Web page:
• what can be done
  • by whom
  • Types of access
  • Read
  • Write
  • Execute
  • Append
  • Delete
  • List

20
Access Lists and Groups
  • Mode of access read, write, execute
  • Three classes of users
  • RWX
  • a) owner access 7 ? 1 1 1 RWX
  • b) group access 6 ? 1 1 0
  • RWX
  • c) public access 1 ? 0 0 1
  • Ask manager to create a group (unique name), say
    G, and add some users to the group.
  • For a particular file (say game) or subdirectory,
    define an appropriate access.

owner
group
public
chmod
761
game
Attach a group to a file chgrp G
game
21
Windows XP Access-control List Management
22
A Sample UNIX Directory Listing
23
File Sharing
  • Sharing of files on multi-user systems is
    desirable
  • Sharing may be done through a protection scheme
  • On distributed systems, files may be shared
    across a network
  • Network File System (NFS) is a common distributed
    file-sharing method

24
File Sharing Multiple Users
  • User IDs identify users, allowing permissions and
    protections to be per-user
  • Group IDs allow users to be in groups, permitting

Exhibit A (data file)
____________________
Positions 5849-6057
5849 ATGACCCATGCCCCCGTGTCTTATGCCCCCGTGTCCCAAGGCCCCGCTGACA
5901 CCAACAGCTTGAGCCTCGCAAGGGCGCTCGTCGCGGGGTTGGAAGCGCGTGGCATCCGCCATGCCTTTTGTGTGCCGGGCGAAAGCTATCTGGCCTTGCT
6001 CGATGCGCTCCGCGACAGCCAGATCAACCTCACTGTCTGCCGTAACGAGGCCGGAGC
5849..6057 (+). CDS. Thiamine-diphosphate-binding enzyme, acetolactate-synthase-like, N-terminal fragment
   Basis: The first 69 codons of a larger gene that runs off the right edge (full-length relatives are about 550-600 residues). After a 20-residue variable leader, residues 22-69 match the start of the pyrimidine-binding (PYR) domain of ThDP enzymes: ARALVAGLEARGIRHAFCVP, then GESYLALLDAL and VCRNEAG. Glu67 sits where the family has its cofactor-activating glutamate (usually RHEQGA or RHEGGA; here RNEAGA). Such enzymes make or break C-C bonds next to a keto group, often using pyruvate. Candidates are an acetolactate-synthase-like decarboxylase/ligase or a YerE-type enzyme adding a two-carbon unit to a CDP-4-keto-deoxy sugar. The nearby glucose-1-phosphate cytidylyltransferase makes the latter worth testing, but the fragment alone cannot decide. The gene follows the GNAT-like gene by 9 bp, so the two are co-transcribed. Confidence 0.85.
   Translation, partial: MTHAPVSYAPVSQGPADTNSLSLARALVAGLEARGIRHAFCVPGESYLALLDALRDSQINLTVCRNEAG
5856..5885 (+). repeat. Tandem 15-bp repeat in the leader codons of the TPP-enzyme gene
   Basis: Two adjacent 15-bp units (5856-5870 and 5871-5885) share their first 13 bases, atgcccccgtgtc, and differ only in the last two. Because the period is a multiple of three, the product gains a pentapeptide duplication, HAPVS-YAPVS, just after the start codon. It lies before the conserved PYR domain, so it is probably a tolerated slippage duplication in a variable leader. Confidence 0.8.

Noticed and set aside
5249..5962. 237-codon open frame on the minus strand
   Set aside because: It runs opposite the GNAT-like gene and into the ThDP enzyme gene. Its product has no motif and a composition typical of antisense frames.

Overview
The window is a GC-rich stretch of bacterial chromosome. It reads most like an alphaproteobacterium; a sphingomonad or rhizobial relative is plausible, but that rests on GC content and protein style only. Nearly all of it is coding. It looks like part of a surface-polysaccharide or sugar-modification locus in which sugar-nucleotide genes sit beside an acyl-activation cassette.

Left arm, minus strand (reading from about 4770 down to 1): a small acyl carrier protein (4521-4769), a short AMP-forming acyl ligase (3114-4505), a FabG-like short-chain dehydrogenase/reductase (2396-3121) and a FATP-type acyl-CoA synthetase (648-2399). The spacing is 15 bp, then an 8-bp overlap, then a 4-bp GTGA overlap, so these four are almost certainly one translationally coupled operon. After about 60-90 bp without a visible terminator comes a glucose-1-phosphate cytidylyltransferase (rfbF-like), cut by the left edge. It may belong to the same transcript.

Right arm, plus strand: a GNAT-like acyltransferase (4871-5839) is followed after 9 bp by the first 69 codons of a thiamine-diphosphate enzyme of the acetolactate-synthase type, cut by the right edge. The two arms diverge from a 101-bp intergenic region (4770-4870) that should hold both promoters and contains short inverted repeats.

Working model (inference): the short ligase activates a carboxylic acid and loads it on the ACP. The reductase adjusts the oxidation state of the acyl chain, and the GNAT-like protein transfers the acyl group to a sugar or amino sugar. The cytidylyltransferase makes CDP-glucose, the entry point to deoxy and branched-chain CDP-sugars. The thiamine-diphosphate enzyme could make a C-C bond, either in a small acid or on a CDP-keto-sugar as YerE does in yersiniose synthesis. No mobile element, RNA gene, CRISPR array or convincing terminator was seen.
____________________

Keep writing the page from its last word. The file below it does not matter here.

group access rights

25
File Sharing Remote File Systems
  • Uses networking to allow file system access
    between systems
  • Manually via programs like FTP
  • Automatically, seamlessly using distributed file
    systems
  • Semi automatically via the world wide web
  • Client-server model allows clients to mount
    remote file systems from servers
  • Server can serve multiple clients
  • Client and user-on-client identification is
    insecure or complicated
  • NFS is standard UNIX client-server file sharing
    protocol
  • CIFS is standard Windows protocol
  • Standard operating system file calls are
    translated into remote calls
  • Distributed Information Systems (distributed
    naming services) such as LDAP, DNS, NIS, Active
    Directory implement unified access to information
    needed for remote computing

26
File Sharing Failure Modes
  • Remote file systems add new failure modes, due to
    network failure, server failure
  • Recovery from failure can involve state
    information about status of each remote request
  • Stateless protocols such as NFS include all
    information in each request, allowing easy
    recovery but less security

27
File Sharing Consistency Semantics
  • Consistency semantics specify how multiple users
    are to access a shared file simultaneously
  • Similar to process synchronization algorithms
  • Tend to be less complex due to disk I/O and
    network latency (for remote file systems
  • Andrew File System (AFS) implemented complex
    remote file sharing semantics